Listener Feedback: Canda Post Delivery

A Canada Post employee delivers mail and parcels to residential homes. The federal Crown corporation plans to phase out home delivery within the next five years, replacing foot delivery with community mail boxes. CP/Nathan Denette.

We asked you to vote in our online poll to answer the question Do you support the end of door-to-door mail delivery in Canada? More than a thousand of you voted. And the result is an overwhelming No -- more than 83-percent say mail delivery is essential.

Close to 17 percent say Yes, go ahead and stop at home delivery -- who gets anything but junk mail these days.

We also got lots of mail on the mail ... well, electronically:

David Ferguson from Algoma Mills, Ontario had this to say:

"As one of the Canadian majority who has not had the benefit of home delivery in the 45 years since leaving home in suburbia, I personally look forward to the two kilometer round trip walk for the mail five days a week, through rain, snow or heat of summer... and yes, I am officially a senior now, although I still don't feel mentally over 20 something, and physically, well, 40 something."

And Wendy Paton of Kenora, Ontario added this to our inbox.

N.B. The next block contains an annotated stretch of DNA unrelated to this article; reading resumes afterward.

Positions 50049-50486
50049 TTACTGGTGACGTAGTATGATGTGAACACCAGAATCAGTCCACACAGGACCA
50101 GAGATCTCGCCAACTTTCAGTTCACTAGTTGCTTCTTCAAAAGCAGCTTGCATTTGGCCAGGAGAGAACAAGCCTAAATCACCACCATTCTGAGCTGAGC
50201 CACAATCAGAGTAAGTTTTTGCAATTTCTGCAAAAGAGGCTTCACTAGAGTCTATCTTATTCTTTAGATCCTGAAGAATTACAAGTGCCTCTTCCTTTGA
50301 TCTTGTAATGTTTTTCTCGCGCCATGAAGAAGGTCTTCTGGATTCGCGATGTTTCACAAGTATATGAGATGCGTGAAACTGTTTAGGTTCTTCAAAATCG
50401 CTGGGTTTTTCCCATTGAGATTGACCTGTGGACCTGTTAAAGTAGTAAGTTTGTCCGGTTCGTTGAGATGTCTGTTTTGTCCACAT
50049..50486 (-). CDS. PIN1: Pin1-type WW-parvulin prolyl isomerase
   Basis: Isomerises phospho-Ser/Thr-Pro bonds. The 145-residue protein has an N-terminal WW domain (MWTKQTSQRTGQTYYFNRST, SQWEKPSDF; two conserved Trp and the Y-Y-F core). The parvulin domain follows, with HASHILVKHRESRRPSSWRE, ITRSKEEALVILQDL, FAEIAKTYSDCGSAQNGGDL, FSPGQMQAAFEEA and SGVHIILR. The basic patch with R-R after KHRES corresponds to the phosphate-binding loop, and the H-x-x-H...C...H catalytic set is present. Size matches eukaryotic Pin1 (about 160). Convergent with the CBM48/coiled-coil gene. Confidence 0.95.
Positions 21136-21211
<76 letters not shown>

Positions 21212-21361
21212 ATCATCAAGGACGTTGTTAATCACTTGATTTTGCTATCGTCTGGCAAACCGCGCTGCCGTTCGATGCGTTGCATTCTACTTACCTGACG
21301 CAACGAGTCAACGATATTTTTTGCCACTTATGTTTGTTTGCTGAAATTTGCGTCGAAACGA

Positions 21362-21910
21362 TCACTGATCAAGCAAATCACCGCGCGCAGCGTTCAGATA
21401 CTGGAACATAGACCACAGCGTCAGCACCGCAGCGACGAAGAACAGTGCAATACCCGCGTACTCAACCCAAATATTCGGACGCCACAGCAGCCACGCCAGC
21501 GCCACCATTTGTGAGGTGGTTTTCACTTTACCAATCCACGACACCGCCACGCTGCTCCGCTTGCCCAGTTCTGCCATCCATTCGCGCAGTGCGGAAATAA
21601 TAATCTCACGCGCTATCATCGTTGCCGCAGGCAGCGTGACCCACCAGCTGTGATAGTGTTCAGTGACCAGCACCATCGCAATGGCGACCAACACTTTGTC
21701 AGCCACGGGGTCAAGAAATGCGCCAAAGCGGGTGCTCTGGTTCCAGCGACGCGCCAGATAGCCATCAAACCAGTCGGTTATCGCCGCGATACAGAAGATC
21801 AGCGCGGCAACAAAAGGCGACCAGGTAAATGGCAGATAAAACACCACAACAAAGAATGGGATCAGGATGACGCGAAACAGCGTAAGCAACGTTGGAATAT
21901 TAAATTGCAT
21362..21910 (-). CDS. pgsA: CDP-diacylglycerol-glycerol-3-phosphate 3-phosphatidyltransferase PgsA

"I grew up in a town of about 3,000 people. Everyone picked up their mail at the central post office. It was a meeting place. Funeral notices were placed on the counter. Sure, there were inconveniences but we all had friends and they helped us out. The mail service has become so undependable and expensive, if this improves it, go for it."

Nick Vavel tweeted:

"Perspective please. Mail service is not gone, just need to walk a little further to a mailbox. I've been doing this for years."

And Kevin MacPhee ‏sent this tweet:

"I will hand-write my response on paper, fold it and conceal it in a paper envelope...stamp it and mail it!"

We always love hearing from you. Let us know what you think about anything you hear on The Current.

Tweet us @thecurrentcbc. Follow us on Facebook. Or e-mail us through our website. Call us toll-free at 1 877 287 7366. And as always if you missed anything on The Current, grab a podcast.

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